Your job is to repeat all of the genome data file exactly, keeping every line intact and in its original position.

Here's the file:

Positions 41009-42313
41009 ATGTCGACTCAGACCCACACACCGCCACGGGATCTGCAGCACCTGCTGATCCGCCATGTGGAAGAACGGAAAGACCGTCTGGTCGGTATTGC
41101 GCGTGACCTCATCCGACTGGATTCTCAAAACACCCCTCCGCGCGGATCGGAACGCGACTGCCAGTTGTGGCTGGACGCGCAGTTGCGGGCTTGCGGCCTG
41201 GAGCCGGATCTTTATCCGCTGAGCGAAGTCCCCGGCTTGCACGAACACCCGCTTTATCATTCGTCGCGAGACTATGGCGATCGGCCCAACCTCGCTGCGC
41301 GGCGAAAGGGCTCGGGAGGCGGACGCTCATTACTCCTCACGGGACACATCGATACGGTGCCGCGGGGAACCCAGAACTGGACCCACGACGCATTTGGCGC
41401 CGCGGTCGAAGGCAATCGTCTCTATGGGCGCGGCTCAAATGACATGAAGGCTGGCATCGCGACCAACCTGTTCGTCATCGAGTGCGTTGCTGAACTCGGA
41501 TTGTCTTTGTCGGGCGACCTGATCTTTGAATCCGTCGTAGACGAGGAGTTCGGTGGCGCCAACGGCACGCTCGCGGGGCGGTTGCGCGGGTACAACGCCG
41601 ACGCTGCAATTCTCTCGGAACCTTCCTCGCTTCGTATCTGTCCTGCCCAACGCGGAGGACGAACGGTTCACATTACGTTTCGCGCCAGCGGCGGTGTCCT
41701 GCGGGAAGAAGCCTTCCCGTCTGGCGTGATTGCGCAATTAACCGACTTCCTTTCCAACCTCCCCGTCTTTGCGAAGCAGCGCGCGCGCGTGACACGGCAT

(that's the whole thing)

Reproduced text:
Positions 41009-42313
41009 ATGTCGACTCAGACCCACACACCGCCACGGGATCTGCAGCACCTGCTGATCCGCCATGTGGAAGAACGGAAAGACCGTCTGGTCGGTATTGC
41101 GCGTGACCTCATCCGACTGGATTCTCAAAACACCCCTCCGCGCGGATCGGAACGCGACTGCCAGTTGTGGCTGGACGCGCAGTTGCGGGCTTGCGGCCTG
41201 GAGCCGGATCTTTATCCGCTGAGCGAAGTCCCCGGCTTGCACGAACACCCGCTTTATCATTCGTCGCGAGACTATGGCGATCGGCCCAACCTCGCTGCGC
41301 GGCGAAAGGGCTCGGGAGGCGGACGCTCATTACTCCTCACGGGACACATCGATACGGTGCCGCGGGGAACCCAGAACTGGACCCACGACGCATTTGGCGC
41401 CGCGGTCGAAGGCAATCGTCTCTATGGGCGCGGCTCAAATGACATGAAGGCTGGCATCGCGACCAACCTGTTCGTCATCGAGTGCGTTGCTGAACTCGGA
41501 TTGTCTTTGTCGGGCGACCTGATCTTTGAATCCGTCGTAGACGAGGAGTTCGGTGGCGCCAACGGCACGCTCGCGGGGCGGTTGCGCGGGTACAACGCCG
41601 ACGCTGCAATTCTCTCGGAACCTTCCTCGCTTCGTATCTGTCCTGCCCAACGCGGAGGACGAACGGTTCACATTACGTTTCGCGCCAGCGGCGGTGTCCT
41701 GCGGGAAGAAGCCTTCCCGTCTGGCGTGATTGCGCAATTAACCGACTTCCTTTCCAACCTCCCCGTCTTTGCGAAGCAGCGCGCGCGCGTGACACGGCAT